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Role of herpes simplex virus type-1-encoded glycoprotein C in coagulation factor X binding to the virus Livingston, Joel Reed

Abstract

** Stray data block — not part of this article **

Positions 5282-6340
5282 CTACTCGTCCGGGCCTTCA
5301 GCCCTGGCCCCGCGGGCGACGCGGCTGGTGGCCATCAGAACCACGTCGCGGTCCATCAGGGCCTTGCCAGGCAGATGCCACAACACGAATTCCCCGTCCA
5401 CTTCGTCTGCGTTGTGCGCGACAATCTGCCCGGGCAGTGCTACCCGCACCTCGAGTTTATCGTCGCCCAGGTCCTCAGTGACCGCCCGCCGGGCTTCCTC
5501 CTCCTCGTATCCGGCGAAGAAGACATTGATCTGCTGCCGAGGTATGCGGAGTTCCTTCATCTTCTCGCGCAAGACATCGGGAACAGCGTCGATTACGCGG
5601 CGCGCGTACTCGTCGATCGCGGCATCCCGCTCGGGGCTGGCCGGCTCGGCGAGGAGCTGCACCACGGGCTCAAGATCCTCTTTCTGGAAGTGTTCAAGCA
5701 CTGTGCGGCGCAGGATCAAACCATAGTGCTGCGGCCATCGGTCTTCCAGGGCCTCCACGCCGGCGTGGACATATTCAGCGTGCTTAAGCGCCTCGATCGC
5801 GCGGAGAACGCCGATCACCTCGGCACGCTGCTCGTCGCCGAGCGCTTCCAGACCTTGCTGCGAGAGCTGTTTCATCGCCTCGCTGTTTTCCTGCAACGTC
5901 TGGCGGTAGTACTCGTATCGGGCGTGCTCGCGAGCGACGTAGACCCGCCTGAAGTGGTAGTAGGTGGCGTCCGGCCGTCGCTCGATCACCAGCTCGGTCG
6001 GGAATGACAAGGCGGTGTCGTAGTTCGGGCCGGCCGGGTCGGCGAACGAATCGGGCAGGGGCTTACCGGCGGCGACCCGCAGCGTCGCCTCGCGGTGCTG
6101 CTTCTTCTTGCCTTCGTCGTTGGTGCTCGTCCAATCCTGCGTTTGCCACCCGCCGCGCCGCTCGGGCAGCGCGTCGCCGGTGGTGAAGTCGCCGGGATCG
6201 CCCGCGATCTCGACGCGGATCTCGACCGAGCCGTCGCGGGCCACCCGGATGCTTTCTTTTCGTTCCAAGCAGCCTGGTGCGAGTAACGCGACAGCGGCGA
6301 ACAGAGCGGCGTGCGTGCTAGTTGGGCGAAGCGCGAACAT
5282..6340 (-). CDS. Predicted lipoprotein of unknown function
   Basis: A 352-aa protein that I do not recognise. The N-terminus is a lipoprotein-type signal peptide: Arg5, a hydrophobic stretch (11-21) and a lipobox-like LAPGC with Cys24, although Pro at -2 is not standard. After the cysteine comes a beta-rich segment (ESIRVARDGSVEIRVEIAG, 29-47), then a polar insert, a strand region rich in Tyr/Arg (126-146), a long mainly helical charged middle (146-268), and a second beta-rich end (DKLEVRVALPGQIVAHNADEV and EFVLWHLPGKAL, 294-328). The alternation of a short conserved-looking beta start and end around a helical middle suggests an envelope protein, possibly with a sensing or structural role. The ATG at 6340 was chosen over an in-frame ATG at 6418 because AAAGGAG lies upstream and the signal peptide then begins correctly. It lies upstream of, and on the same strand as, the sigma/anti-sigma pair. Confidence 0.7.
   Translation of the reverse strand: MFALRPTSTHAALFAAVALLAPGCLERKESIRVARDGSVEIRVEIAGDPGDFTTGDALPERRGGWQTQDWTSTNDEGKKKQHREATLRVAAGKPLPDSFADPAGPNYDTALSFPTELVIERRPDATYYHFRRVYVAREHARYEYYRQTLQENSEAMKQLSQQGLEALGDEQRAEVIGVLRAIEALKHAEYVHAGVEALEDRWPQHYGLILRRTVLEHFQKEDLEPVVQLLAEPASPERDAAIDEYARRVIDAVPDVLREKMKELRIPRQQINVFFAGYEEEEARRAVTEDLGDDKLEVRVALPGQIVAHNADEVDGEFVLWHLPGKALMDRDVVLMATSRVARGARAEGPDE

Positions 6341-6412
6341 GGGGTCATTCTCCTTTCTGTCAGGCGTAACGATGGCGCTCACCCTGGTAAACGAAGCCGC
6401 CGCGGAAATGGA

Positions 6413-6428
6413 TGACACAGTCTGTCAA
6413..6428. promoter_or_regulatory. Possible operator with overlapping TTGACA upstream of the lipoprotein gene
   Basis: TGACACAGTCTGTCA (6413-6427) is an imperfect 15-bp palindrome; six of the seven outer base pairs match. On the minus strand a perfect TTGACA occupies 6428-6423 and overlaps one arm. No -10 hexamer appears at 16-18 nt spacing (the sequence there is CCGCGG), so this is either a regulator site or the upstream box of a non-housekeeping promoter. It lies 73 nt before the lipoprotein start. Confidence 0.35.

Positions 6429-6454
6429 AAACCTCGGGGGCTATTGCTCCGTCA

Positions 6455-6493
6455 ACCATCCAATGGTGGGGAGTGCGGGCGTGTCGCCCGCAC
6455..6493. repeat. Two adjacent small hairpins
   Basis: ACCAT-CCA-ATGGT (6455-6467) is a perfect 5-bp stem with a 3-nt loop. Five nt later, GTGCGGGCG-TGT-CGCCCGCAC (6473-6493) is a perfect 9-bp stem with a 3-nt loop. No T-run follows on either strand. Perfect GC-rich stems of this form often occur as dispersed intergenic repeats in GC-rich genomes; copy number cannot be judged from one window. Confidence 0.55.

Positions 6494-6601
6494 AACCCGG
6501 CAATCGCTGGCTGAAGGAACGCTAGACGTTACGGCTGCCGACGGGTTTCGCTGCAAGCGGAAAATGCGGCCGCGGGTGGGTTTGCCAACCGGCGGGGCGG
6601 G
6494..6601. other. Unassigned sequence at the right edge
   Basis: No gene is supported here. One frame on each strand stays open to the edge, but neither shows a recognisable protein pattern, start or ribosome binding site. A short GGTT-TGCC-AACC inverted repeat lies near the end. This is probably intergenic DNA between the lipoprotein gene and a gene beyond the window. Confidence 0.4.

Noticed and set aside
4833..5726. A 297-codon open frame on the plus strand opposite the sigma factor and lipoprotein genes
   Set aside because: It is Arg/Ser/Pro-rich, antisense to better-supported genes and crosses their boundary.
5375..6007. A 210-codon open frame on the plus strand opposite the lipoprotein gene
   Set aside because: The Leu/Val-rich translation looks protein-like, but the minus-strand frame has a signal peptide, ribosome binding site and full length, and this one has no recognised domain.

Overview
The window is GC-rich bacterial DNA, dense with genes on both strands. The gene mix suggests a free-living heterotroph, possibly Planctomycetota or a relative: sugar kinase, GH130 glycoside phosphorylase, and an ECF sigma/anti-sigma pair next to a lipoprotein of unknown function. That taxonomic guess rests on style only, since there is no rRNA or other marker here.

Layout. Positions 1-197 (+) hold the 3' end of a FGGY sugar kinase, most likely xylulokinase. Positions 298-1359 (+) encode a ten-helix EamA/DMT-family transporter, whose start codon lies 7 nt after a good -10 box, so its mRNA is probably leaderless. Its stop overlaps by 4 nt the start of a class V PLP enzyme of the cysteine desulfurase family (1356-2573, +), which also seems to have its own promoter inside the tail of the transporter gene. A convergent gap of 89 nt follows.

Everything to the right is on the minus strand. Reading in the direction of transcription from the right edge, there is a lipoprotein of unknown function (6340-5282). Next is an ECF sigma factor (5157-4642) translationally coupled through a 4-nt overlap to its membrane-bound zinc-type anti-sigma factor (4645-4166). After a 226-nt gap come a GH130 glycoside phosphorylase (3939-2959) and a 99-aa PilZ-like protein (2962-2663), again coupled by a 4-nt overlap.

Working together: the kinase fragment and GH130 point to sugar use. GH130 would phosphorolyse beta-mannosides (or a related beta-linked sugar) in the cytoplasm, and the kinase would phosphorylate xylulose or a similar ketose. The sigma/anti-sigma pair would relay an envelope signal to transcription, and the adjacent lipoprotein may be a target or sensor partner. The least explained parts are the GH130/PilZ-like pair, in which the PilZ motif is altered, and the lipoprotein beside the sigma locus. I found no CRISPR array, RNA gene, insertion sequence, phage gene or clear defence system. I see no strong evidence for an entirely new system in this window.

Members of the Herpesvirus family, including herpes simplex virus type 1 (HSV-1) have been linked to vascular disease due to their ability to promote a procoagulant phenotype within the host vasculature. Previous studies have shown that HSV-1 is able to activate the blood coagulation zymogen, factor X (FX) to factor Xa (FXa). FXa, the enzymatic portion of the prothombinase complex, cleaves prothrombin into thrombin, which causes the generation of the fibrin clot and also functions as a potent cell agonist. The production of FXa is normally limited to the site of vascular damage, where procoagulant, anionic phospholipid (aPL) and tissue factor (TF) become exposed and available to plasma clotting factors. Exposure of aPL allows FX to bind to the phospholipid membrane in a Ca²⁺-dependent manner, whereas TF exposure leads to the formation of a TF-factor Vila (FVIIa) complex, known as tenase, which activates FX to FXa. Previously, our laboratory has reported that HSV-1 possesses aPL and TF, enabling them to activate FX and subsequently generate thrombin prior to affecting the host cell. It was also shown that a TF-independent pathway for FX activation involving the virus-encoded protein, glycoprotein C (gC), exists on the HSV-1 surface. Using differential sedimentation to separate bound from free 125l-ligand, we now report that in the presence of Ca²⁺, FX binds directly to purified wild type HSV-1 with an apparent dissociation constant (Kd) of 1.5 μM and has approximately 200 binding sites per virus. Demonstrating an involvement of gC, the number of FX binding sites on gC-deficient virus was reduced to 43, and residual binding had an altered KD ( 0.7 | JM ). Engineering gC back into the deficient strain or addition of a soluble recombinant form of gC (sgC), returned binding to that of wild type. Consistent with a gC:FX stoichiometry of 1:1, approximately 100 ¹²⁵l - sgC were found to bind per virus. In the absence of Ca²⁺, the number of FX binding sites on the wild type virus was similar to the gC-deficient strain in the presence of Ca²⁺ , and direct sgC-binding was insignificant. Under these conditions, sgC inhibited the FX-virus association, suggesting a Ca²⁺-independent solution-phase interaction. Providing a molecular basis for clinical correlations between recurrent infection and vascular pathology, these data demonstrate that gC constitutes one type of direct FX-HSV-1 interaction with the likely configuration FX-gC-Ca²⁺ - virus .

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